The Growing Problem With Content Discovery.
The underlying issue to this isn't the fragmentation itself, though. It's that consumers see all of their OTT services as a single "TV experience." Growing up with the EPG (and, to date myself, TV Guide), consumers want to access all their content in one interface, regardless of its location. Thankfully, some OTT platforms, like Xfinity and Liberty Global to name a couple, are busy integrating providers like Netflix into their programming guides so that viewers don't have to fumble around with a bunch of apps. (Oh yeah, and which app do they use? The one on the smart TV, or maybe on Apple TV, or how about Roku, and don't forget the Amazon Fire TV Stick...). Other innovative companies, like Caavo, are attempting to solve the problem in different ways--by acting as a proxy to all of a viewer's subscriptions and aggregating the content into a single view. (Apple does something similar.)
But that only partially solves the problem, because viewers are still left with considerable angst about what content is on what provider and, more importantly, what content they might enjoy watching. As OTT providers have incorporated recommendation technologies into their user experience, consumers have become used to them. The idea of returning to a dull, old EPG offered by the cable provider that doesn't supply any sort of recommendation seems barbaric. But how can viewers get recommendations across all their services? The short answer is, they can't.
The first reason they can't is logistical. These OTT providers are all very siloed. They don't want to share information with providers they see as their competitors. Why would they want the viewer to get recommendations for content that's in a rival's service (even if the consumer doesn't see it as a rival)? These services have become walled gardens despite the open web technologies on which they are often built. I can guarantee you that most of them have RESTful APIs, can spit out JSON or XML, and have a metadata format they could share.
And that is the second problem right there: metadata. Unfortunately, most OTT providers and video distributors roll their own metadata framework that describes their video assets. Organizations like MovieLabs and EIDR have implemented ways to hook together video content data sources (the MovieLabs ontology is particularly interesting), but that doesn't solve the metadata issue. There is, simply put, no standard way for the streaming video industry to describe and represent a video asset programmatically. And that creates a major problem for content recommendation and discovery. If none of the services are "speaking the same language," it becomes very hard to recommend content to the viewer, let alone to search across the services.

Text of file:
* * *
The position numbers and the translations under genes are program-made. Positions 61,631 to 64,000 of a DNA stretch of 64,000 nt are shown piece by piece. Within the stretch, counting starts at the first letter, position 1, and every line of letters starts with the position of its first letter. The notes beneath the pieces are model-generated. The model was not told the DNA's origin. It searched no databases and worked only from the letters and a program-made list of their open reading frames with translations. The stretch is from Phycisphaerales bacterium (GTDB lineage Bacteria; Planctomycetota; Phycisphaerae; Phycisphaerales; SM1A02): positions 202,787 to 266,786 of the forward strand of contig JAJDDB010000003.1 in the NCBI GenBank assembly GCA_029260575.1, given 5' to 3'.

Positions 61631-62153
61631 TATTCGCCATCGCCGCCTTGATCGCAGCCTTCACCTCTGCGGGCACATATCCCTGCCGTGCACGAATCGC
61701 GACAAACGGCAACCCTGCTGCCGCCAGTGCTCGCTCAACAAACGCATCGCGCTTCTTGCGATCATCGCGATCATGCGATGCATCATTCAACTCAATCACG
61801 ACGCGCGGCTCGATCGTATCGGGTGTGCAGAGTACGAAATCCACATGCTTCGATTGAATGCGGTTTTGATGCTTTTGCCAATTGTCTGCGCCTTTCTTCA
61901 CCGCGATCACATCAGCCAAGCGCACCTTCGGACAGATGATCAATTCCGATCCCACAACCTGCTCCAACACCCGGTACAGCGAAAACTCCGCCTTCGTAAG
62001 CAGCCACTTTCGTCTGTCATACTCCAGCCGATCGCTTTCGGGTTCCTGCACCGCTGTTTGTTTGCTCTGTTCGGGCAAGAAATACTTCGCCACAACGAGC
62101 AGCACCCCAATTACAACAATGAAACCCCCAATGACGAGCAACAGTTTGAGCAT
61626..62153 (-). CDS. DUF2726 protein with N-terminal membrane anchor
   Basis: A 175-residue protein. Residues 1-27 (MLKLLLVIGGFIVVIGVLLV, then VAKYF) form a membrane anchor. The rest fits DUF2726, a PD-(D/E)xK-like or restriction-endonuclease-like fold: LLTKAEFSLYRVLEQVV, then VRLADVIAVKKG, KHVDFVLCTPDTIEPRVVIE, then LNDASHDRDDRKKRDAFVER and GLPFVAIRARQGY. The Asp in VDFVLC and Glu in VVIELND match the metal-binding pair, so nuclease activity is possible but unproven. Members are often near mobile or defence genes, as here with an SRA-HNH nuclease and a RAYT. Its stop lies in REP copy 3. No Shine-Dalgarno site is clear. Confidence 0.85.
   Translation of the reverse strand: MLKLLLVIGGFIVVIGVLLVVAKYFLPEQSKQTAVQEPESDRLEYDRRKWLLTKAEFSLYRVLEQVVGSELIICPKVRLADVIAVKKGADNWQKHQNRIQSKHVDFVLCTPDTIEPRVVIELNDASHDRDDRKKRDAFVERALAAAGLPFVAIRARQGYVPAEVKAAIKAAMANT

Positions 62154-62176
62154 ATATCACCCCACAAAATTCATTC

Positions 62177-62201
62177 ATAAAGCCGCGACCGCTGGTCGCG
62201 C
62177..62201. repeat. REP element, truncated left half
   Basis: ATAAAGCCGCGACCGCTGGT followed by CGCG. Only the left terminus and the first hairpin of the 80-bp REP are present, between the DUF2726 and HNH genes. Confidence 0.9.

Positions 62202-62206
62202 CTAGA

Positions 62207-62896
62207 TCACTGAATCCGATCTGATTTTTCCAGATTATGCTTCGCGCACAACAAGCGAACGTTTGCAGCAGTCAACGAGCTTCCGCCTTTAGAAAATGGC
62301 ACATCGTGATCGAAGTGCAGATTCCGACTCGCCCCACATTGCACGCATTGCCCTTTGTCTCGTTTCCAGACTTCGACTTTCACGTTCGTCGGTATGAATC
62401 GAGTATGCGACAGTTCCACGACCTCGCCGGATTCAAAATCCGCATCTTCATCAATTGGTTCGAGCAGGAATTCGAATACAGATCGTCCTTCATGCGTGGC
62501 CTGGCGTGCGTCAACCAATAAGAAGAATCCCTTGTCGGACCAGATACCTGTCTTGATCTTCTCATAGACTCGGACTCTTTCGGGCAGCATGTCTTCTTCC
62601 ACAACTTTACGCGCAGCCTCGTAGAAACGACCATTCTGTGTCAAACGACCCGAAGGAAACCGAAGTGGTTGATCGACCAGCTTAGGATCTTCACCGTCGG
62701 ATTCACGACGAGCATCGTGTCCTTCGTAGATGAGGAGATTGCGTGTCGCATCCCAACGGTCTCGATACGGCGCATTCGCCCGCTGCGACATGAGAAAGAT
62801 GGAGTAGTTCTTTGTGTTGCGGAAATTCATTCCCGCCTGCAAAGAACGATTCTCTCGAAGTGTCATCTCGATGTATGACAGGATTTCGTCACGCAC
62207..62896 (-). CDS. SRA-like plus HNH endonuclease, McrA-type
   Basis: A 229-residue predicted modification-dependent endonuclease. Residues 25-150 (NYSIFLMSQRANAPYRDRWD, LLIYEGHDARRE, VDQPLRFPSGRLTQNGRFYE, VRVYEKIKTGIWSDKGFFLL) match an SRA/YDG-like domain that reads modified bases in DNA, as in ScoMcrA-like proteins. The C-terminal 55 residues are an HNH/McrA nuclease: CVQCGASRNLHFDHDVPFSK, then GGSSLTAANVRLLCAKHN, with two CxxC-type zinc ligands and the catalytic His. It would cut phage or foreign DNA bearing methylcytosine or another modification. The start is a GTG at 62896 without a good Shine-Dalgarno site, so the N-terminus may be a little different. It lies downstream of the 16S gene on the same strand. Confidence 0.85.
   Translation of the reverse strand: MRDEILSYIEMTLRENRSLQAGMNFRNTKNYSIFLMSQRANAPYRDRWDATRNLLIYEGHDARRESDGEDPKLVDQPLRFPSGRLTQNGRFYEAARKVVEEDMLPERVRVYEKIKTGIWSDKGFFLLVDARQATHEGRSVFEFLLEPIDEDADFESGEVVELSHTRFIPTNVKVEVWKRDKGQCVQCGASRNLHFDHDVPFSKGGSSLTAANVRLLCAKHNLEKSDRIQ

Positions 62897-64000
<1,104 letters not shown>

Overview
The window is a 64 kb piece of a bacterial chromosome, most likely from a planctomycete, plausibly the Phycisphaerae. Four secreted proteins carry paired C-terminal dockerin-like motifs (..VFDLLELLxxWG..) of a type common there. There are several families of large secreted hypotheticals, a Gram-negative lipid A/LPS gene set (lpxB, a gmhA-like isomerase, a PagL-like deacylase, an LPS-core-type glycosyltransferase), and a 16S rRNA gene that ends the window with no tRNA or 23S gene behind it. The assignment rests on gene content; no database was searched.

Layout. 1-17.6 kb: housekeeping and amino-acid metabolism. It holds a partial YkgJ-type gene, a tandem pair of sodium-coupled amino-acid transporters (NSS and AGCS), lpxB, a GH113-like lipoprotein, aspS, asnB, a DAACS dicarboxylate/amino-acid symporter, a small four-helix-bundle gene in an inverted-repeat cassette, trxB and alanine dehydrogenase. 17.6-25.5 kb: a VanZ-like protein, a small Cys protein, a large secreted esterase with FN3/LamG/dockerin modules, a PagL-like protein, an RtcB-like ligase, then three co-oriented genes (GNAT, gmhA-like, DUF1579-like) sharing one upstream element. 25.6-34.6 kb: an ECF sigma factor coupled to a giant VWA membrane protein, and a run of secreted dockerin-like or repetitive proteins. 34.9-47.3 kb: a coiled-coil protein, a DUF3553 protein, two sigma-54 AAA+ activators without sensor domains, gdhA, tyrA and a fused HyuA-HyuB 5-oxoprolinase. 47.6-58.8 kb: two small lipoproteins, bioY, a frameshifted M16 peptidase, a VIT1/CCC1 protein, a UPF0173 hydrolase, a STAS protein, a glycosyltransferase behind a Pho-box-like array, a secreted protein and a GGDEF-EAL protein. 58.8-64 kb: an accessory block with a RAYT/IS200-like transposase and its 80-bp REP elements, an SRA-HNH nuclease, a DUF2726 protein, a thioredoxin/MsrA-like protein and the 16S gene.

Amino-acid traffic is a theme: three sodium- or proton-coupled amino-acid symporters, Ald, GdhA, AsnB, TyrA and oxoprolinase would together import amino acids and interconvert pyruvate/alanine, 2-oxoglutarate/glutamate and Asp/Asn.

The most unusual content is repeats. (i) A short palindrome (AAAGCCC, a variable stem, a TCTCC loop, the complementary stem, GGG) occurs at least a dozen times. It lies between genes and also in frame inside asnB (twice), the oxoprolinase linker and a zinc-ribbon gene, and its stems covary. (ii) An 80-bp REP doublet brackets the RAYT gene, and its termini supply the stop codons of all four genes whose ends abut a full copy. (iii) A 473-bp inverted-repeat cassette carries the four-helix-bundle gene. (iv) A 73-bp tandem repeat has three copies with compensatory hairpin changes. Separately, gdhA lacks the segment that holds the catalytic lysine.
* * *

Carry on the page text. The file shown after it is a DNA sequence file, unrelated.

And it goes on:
In order to unify this new TV experience, the industry must come together and agree on a standard data structure to describe content. Then, OTT services must be willing to open their gates so that description data can be shared and consumed elsewhere. Everywhere. The thing they fear right now could be their greatest asset: Instead of worrying about recommending content on a rival's platform, perhaps they should look at the opportunity for viewers to be recommended content that's on their service? Obviously, it goes both ways.
By Jason Thibeault
Jason Thibeault is the executive director of the Streaming Video Alliance. Follow him on Twitter @_jasonthibeault.
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|Title Annotation:||Future in Focus|
|Date:||Jul 1, 2019|
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